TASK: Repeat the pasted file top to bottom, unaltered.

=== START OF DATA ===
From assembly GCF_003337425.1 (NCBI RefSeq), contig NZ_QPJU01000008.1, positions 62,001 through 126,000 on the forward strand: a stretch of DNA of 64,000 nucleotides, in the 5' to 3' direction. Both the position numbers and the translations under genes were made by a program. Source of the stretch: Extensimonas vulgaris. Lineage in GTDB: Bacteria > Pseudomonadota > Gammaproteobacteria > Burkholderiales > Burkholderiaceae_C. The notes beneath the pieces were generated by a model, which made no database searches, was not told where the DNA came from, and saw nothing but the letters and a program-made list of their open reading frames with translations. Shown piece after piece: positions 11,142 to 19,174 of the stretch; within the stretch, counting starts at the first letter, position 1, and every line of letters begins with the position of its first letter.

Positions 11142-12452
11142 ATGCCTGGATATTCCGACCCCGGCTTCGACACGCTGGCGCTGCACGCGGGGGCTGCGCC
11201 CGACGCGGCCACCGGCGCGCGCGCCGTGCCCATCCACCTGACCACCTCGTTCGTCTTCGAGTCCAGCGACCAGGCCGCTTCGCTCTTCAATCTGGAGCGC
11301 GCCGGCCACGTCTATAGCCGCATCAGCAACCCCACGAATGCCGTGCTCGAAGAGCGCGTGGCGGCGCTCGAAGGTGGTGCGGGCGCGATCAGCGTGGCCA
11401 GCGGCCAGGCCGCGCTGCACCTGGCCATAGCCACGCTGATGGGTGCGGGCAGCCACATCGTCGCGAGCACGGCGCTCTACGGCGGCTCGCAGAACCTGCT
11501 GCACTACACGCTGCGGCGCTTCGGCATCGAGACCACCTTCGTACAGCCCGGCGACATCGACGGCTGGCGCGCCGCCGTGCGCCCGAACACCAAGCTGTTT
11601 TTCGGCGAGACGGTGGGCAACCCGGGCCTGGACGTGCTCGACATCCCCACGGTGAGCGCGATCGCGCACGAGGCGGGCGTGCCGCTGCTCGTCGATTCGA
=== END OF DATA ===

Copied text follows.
From assembly GCF_003337425.1 (NCBI RefSeq), contig NZ_QPJU01000008.1, positions 62,001 through 126,000 on the forward strand: a stretch of DNA of 64,000 nucleotides, in the 5' to 3' direction. Both the position numbers and the translations under genes were made by a program. Source of the stretch: Extensimonas vulgaris. Lineage in GTDB: Bacteria > Pseudomonadota > Gammaproteobacteria > Burkholderiales > Burkholderiaceae_C. The notes beneath the pieces were generated by a model, which made no database searches, was not told where the DNA came from, and saw nothing but the letters and a program-made list of their open reading frames with translations. Shown piece after piece: positions 11,142 to 19,174 of the stretch; within the stretch, counting starts at the first letter, position 1, and every line of letters begins with the position of its first letter.

Positions 11142-12452
11142 ATGCCTGGATATTCCGACCCCGGCTTCGACACGCTGGCGCTGCACGCGGGGGCTGCGCC
11201 CGACGCGGCCACCGGCGCGCGCGCCGTGCCCATCCACCTGACCACCTCGTTCGTCTTCGAGTCCAGCGACCAGGCCGCTTCGCTCTTCAATCTGGAGCGC
11301 GCCGGCCACGTCTATAGCCGCATCAGCAACCCCACGAATGCCGTGCTCGAAGAGCGCGTGGCGGCGCTCGAAGGTGGTGCGGGCGCGATCAGCGTGGCCA
11401 GCGGCCAGGCCGCGCTGCACCTGGCCATAGCCACGCTGATGGGTGCGGGCAGCCACATCGTCGCGAGCACGGCGCTCTACGGCGGCTCGCAGAACCTGCT
11501 GCACTACACGCTGCGGCGCTTCGGCATCGAGACCACCTTCGTACAGCCCGGCGACATCGACGGCTGGCGCGCCGCCGTGCGCCCGAACACCAAGCTGTTT
11601 TTCGGCGAGACGGTGGGCAACCCGGGCCTGGACGTGCTCGACATCCCCACGGTGAGCGCGATCGCGCACGAGGCGGGCGTGCCGCTGCTCGTCGATTCGA